In an eleventh hour attempt to save its business following the Supreme Court’s ruling that it was illegal, Aereo changed its tune and claimed to be a cable provider in a court filing last month. But the Second Circuit Court Of Appeals isn’t hearing it.
The Washington Post reported Thursday that the court denied the company’s request to reconsider the case, classifying the streaming service as a cable provider that would pay royalty fees. As the opposing broadcast companies pointed out, it was a long shot for the company that repeatedly argued that it was not a cable company in its defense to both the Supreme Court and lower courts.
The ruling doesn’t have many immediate implications for Aereo, which already shut down its services in the days following the Supreme Court’s decision that it was illegal. The Post reported Aereo can continue to pursue the case in district court.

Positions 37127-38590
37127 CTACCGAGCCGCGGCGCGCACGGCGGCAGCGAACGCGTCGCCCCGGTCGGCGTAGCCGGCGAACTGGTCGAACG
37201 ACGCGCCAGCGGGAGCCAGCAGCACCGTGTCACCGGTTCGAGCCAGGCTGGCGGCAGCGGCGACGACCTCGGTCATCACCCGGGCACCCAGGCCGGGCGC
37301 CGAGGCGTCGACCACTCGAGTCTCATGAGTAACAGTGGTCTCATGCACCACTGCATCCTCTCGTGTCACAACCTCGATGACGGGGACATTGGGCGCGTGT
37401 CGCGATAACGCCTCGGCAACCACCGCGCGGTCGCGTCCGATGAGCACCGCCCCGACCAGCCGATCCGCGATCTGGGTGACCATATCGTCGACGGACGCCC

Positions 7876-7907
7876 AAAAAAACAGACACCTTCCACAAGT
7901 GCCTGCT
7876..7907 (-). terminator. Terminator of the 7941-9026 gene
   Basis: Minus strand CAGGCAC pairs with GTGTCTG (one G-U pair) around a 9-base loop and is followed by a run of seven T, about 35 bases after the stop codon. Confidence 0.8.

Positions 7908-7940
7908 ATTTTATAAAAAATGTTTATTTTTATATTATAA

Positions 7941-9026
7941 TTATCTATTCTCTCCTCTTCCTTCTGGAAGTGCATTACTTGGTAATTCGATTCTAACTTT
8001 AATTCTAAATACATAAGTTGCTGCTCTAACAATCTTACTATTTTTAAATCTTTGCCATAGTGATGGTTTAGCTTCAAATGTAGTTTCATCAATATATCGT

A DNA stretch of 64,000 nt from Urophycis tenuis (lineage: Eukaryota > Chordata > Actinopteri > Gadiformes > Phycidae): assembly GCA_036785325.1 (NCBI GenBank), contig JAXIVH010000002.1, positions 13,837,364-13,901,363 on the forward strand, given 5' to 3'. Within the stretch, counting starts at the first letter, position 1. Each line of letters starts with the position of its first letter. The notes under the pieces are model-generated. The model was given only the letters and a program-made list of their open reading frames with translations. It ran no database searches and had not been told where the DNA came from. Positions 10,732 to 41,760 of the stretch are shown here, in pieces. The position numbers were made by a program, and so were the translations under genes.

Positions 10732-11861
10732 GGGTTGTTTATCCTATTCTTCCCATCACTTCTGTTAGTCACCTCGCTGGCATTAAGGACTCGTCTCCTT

And although the company’s CEO famously said it didn’t have a “plan B,” the company continues to have a few — albeit unpromising — other options up its sleeve.
In July it led a push for users to lobby their representatives to change existing copyright laws so that the service would be legal. But with a divided Congress heading into a midterm election season, that option does not seem like it will yield any results for the company anytime soon.
The other alternative Aereo has is to change the service it offers. In the past legal experts have said the company could continue to operate if it served more as a DVR system and didn’t stream TV live.
The cable companies definitely won this battle, and Aereo’s chances of winning the war are looking slimmer.